A few months ago, I wrote an article informing of how we had made a decision to proceed with upgrading our core network and that over the subsequent months we would be making the changes. The project is currently in full swing and there have been some positive results to date. As I noted, we are upgrading both our core routers and core switch infrastructure.
Since that time we have purchased the core router and switch infrastructure. At the time of the previous article we made the decision to use the ASR routing platform but we were still researching the switching technology. After thorough research we made our decision and recently upgraded the switching infrastructure utlising the Cisco 4500-X switches. I am pleased to say that the transition is progressing smoothly. But please keep in mind, the upgrade of switching infrastructure on a LAN is not quite as complicated as that on a network supporting thousands of sites and much more end users. There is a great deal to consider and plan.
The Cisco 4500-X delivers up-to 800 Gbps of switching capacity, capable of scaling up to 1.6-Tbps capacity with the use of VSS technology. It is packed with modular uplink and auto-detect 10 Gigabit Ethernet and 1 Gigabit Ethernet ports. They take advantage of a feature called virtual switching system (VSS), which means that you can combine two switches into a single logical switch. It means that the two switches can be in an active and standby mode, making the entire switching infrastructure completely redundant in architecture.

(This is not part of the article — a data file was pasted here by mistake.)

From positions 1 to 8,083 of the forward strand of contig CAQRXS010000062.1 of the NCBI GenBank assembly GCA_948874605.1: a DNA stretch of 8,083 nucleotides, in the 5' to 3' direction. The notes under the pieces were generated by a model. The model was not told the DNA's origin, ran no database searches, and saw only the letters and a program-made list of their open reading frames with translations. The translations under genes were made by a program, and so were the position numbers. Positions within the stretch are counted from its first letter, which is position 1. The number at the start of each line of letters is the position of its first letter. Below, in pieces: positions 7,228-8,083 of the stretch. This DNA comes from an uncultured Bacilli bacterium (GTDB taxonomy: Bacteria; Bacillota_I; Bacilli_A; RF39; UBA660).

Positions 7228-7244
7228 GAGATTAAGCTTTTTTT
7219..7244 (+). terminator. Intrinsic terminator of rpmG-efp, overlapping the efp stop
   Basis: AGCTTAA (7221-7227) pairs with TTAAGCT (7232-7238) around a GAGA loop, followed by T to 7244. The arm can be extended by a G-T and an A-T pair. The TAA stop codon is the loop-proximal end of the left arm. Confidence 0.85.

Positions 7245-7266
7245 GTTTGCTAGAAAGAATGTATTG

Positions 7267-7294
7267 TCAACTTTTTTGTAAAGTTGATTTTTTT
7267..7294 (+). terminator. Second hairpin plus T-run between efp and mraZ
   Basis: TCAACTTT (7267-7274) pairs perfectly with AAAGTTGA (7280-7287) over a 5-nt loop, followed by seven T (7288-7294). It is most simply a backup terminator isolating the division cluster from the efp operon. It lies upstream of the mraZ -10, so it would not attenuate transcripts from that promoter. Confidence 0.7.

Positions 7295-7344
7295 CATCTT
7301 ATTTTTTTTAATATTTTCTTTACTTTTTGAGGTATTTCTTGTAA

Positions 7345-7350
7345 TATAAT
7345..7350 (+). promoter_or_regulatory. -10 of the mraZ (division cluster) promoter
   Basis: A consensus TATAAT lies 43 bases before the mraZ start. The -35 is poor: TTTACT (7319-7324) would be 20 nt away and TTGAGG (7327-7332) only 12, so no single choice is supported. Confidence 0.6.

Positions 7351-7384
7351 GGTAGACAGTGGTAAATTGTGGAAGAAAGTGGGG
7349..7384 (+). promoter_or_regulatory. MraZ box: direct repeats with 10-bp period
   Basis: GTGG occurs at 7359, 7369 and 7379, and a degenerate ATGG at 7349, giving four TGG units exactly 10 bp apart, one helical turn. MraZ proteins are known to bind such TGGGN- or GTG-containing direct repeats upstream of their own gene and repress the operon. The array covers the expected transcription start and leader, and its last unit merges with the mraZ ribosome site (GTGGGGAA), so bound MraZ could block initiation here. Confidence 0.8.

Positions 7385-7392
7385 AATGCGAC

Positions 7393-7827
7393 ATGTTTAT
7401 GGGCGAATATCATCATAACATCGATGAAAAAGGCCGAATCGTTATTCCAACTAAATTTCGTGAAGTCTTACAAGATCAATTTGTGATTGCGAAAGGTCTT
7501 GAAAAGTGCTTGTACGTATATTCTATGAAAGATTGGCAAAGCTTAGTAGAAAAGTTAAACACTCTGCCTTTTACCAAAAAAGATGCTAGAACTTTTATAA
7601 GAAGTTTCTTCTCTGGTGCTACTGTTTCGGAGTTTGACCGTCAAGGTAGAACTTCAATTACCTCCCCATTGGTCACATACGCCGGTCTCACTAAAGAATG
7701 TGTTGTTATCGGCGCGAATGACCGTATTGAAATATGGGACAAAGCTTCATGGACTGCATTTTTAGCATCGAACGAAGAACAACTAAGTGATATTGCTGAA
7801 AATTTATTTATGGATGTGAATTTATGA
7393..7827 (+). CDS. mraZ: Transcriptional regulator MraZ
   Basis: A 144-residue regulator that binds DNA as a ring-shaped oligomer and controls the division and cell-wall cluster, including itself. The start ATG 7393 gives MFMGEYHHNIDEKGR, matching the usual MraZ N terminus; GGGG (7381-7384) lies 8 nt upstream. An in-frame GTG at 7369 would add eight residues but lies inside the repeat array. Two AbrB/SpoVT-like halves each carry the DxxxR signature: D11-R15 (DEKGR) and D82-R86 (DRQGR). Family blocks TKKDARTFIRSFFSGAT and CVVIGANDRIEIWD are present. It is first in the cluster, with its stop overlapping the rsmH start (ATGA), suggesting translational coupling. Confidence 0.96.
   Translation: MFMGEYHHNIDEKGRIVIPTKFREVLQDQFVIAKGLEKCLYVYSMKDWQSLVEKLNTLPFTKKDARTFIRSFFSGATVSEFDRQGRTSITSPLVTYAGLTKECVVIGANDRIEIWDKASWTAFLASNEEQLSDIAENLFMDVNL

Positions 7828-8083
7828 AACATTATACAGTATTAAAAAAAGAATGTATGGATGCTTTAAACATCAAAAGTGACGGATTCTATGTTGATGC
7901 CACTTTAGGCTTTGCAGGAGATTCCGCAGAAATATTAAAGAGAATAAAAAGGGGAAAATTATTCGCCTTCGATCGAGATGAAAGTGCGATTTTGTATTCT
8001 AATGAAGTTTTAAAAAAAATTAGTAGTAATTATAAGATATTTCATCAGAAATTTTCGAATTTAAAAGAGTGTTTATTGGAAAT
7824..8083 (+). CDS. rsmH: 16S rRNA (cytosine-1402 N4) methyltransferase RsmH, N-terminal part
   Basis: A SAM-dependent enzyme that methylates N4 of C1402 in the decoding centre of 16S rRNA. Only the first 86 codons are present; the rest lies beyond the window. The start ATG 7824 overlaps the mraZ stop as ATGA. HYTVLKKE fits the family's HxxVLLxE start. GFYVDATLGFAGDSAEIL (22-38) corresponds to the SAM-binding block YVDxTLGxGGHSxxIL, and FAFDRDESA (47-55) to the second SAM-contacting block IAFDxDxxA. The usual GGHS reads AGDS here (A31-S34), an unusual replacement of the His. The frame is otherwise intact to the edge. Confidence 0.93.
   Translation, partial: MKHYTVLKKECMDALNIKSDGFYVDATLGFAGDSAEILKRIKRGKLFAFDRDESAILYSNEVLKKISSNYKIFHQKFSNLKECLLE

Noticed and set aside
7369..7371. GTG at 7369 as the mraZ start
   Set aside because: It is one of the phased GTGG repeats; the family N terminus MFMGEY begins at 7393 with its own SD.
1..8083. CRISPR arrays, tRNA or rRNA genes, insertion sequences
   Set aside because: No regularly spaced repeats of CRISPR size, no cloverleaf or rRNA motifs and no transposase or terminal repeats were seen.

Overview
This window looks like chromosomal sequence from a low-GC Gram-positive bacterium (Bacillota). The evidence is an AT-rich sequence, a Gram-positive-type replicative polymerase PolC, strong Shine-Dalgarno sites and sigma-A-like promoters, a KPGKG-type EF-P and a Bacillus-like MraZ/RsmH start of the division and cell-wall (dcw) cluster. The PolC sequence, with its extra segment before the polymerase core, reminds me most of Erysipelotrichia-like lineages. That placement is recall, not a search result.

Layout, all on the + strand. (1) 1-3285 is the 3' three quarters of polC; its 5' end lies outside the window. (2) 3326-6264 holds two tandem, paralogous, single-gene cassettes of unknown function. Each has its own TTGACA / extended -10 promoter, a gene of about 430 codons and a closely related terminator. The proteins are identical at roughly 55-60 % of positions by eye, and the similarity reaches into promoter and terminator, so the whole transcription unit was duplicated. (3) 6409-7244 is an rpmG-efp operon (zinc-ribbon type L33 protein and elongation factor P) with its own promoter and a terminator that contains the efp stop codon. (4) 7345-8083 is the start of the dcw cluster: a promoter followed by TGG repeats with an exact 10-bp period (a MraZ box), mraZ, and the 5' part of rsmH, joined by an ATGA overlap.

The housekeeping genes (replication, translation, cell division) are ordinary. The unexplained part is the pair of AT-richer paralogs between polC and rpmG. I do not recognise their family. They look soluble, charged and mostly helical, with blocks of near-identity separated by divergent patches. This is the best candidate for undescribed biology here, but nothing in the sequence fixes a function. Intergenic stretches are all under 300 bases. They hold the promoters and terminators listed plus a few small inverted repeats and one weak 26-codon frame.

Having the right equipment in the network is essential for running a high performance broadband provider like GCOMM. Typical challenges often faced by carriers include the management of packet loss, jitter, latency and throughput. These issues are all elements that can affect the performance of a customer broadband network. Having robust equipment at the core of the network ensures that broadband services can be provided reliably and securely. These performance issues are most noticeable with time sensitive applications, such as voice and video traffic. For example, when a network drops data packets, it is particularly noticeable to these applications. The issue compounds with increased network traffic.
The need for the network upgrade was pretty straight forward. The growth in the GCOMM business and the sheer growth in the size of broadband connections means that the traffic required to traverse the GCOMM network is growing. And with all of the carriers delivering larger bandwidth telecommunications circuits and the NBN making progress, the timing was right. It took about 6 months of research and another 3 months of testing and planning before the actual upgrades could physically start.
As previously mentioned in other articles, we have also invested in the Cisco ASR for our core routing technology. These routers have been installed in Brisbane and some services have been migrated. Over the next few weeks we will migrate all of the services to the new equipment. The Sydney infrastructure is currently in testing.
Operating a high performance, aggregated telecommunications network is a key component of our strategy here at GCOMM. We have invested millions of dollars over time in a network that can deliver customised private IP and high speed internet connections to our customers. Given that nearly all of our customers are businesses, we understand the importance of reliable broadband. With the increasing transparency that the Internet gives to customers, we are pleased to be able to proactively provide transparency to our customers.
I am pleased and available to speak to you about the network. If you have any questions or ideas you would like to share then please give me a call or send me an email.